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The Cranky Old Retired Lady
Opinions, wailings and observations of a cranky, old retired lady on life after 50.

Commerce and Political Causes
CAUTION--OLD CRANKY RETIRED LADY RANT/OPINION: Ok, last night I read a passionate explanation about how A Spice Company, one of my favorite places to order spices, was supporting pro-choice groups, e.g, the women's' march back during the inauguration in January. Or at least the more subdued portion there of. You remember, the one where woman ran around Washington DC adorned in "costumery" depicting female anatomy that you really don't want to have to explain to your little kids. This is one of the latest companies (I have discovered) that feel compelled to take sides with some social cause in a purposely and politically supportive way.

After decades of being a democrat; and admiring democrats in leadership; and voting Democrat; I felt compelled to back away from the increasing insanity that now defines the Democrat(ic) Party in America. I don't want to be pigeon-holed into any extreme group. There are parts of me who never liked the fringe right wing element in the 80s (think Ruby Ridge-esque) that were so far right it bordered on insanity. There are dangerous factions on both sides. I sat in my safe Democrat cocoon and said thank God I'm not close-minded as those Right-wing people are. I'm an open minded, free thinker.  But I may have jumped the political gun back then because the last decade has seen the Democrat party become just as extreme and radical in their thinking as any 80s skin-head-militia group. Back then if something disturbed the cosmic force we boycotted businesses, but now days this particular brand of fringe seems fashionable and a lot of people jumped on the band wagon to the point that no safe haven exists for the average, politically moderate consumer. Now days I'm not so sure about anything in the political arena.

During the 2016 election it was sad to see local business owners picking fights on face book and railing against Conservatives who dared to question women's rights. If I felt abortion was wrong how comfortable would I be shopping in the store of a person who had just declared all Republicans/Conservative/Christians to be women-hating mouth breathers? Other professional people I knew dove into the tumultuous drink with name calling and hatred because if you voted for Trump you were a bigoted right-wing nut job (that was a personal favorite). A consumer service business wouldn't "do their thing in Indiana" when they had their religious freedom legislation controversy happening. They would not put their business there. A major department store decided they had to be in our collective faces about who used what bathroom. Frankly, if you've transitioned from a man to a woman or woman to a man, when I have to pee I'm probably not looking for transsexuals in the bathroom. I'm looking for a place to pee...with my hands full of packages...and my purse...while crossing my legs. So if I'm looking for anyone its whose coming out of the next available stall and concentrating on getting there first. I understand the concerns from the other side of this particular argument but that's another rant. The point is, if CEOs and COOs and board members make shopping or using a service so complicated that traversing their business model requires learning a whole list of socially just dos and don'ts then it's just too much work to be there. I don't want to engage.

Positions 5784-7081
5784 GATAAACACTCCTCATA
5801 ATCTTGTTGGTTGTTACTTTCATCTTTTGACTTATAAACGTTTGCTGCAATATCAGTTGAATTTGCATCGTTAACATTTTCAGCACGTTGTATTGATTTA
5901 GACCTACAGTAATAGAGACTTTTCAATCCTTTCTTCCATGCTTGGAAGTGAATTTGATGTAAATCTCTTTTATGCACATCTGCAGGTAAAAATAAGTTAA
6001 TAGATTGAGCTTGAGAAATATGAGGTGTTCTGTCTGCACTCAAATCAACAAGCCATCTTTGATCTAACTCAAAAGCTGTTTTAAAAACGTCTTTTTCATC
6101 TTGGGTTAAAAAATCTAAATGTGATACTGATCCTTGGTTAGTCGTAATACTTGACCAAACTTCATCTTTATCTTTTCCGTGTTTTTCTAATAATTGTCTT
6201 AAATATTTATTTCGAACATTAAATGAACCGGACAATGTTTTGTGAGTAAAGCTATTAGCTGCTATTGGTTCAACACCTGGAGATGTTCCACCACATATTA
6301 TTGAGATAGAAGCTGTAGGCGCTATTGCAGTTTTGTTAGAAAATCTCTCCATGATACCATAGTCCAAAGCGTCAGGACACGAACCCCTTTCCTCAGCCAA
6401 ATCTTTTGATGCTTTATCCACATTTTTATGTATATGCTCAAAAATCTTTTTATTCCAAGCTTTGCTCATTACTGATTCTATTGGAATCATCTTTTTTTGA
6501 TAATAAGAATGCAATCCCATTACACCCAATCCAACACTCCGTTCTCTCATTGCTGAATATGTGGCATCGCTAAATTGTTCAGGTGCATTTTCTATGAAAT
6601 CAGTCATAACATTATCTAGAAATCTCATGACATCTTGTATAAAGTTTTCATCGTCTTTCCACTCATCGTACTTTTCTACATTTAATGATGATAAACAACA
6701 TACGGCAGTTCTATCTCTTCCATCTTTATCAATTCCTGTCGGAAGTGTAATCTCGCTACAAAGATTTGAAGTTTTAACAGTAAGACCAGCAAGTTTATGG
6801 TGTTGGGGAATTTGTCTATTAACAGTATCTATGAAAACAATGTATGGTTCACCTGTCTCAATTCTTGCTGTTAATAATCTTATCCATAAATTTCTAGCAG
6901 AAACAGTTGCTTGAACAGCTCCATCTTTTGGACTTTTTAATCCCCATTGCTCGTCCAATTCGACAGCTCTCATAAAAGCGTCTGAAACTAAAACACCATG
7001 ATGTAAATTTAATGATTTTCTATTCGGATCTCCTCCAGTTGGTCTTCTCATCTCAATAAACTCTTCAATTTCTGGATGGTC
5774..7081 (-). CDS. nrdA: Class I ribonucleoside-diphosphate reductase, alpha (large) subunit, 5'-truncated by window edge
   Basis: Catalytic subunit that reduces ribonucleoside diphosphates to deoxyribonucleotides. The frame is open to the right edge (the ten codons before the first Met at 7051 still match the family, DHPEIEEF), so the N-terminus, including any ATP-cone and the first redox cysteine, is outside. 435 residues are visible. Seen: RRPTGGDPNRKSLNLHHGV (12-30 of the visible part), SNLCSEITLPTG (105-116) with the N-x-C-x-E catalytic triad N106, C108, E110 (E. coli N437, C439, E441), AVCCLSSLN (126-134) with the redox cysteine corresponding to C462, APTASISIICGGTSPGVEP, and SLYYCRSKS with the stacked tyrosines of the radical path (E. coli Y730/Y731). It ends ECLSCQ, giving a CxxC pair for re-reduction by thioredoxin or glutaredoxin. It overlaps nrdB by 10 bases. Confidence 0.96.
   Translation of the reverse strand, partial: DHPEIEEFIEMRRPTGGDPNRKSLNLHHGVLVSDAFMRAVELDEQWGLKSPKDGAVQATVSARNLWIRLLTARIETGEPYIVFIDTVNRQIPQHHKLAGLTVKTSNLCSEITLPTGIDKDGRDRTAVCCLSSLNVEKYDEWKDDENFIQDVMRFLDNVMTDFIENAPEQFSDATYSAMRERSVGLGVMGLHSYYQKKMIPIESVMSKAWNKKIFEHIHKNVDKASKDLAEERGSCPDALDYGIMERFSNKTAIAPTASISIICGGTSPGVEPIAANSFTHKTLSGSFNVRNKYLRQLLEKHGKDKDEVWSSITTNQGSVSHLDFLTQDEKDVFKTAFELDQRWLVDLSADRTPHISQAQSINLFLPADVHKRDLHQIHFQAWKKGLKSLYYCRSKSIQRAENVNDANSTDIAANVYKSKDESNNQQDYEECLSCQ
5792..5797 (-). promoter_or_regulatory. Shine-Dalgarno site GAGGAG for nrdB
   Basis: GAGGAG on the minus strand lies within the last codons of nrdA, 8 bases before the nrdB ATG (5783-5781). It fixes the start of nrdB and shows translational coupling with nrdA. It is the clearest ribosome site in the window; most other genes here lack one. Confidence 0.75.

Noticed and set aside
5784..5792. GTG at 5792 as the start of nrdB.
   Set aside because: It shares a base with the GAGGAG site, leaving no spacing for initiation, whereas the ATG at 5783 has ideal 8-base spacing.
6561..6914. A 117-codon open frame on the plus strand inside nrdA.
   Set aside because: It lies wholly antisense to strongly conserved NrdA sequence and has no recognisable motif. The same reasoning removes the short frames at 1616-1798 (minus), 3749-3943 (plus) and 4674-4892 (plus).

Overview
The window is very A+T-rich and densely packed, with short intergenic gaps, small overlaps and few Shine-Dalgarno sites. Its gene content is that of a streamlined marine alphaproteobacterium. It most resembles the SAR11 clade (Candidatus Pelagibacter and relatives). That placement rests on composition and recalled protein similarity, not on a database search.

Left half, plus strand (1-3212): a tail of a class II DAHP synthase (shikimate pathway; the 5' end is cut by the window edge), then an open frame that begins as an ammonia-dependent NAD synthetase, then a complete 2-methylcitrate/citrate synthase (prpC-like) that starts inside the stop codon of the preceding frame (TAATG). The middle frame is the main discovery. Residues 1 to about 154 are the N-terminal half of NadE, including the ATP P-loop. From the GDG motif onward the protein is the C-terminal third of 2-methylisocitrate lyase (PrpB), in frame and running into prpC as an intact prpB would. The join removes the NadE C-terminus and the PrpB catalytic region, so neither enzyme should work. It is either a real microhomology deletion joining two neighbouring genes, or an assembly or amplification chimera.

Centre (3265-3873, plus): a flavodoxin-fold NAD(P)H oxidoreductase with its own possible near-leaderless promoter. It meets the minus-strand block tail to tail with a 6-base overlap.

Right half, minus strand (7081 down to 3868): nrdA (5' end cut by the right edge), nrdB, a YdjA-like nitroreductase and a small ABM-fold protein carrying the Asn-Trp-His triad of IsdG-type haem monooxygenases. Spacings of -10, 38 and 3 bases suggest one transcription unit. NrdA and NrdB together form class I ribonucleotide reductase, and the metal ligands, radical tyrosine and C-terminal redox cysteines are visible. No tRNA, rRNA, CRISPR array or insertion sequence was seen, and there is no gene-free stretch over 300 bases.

When you make a huge declaration about being open-minded to certain social philosophies I don't see it as welcoming--I feel like you're telling average-person-me that I'm wrong and you're achieving that message  by rubbing what you think is socially just in my face...and my wallet. If I have to work that hard to tip toe around your fragile political feelings to buy your products or use your services it is just...not... worth my time or effort to patronize your business when it makes me feel unwanted or guilty. In fact, it gives a sharp, stabbing pain in the base of my brain that radiates to my eyeballs and makes my nose bleed. I just want to go in and shop or eat a frickin' chicken sandwich or drink a cup o' joe without social lectures or causes being THE  focus of my buying experience from either side.  Trying to sort it all out uses energy I would rather invest in more important things like surviving an increasingly hostile world where people nit-pick the differences to death and don't see the commonalities.

But then, I am just a cranky, old retired lady now. I'd better go check my lawn for politically incorrect kids...and yell at them to get off my lawn. Peace all.
Heros Among Us
I watched one of my favorite movies this weekend.  Sergeant York.  It isn't a hugely infamous film from the 1940s  but it starred the iconic and boyishly handsome Gary Cooper.  He won an academy award for his role as York. When I see the movie it always takes me back to 5th grade and an assignment we were given to name a hero.  I thought on the question and remembered the humble, church-going World War I soldier from Tennessee portrayed in the movie and wrote down St. Alvin York.  This 5th grade memory happened in the mid sixties and the film was made and released in 1941 so not too far in the past (like it would be now).  York himself was a decorated war hero who came home to parades and fanfare on the scale of the  the great astronauts of the space program.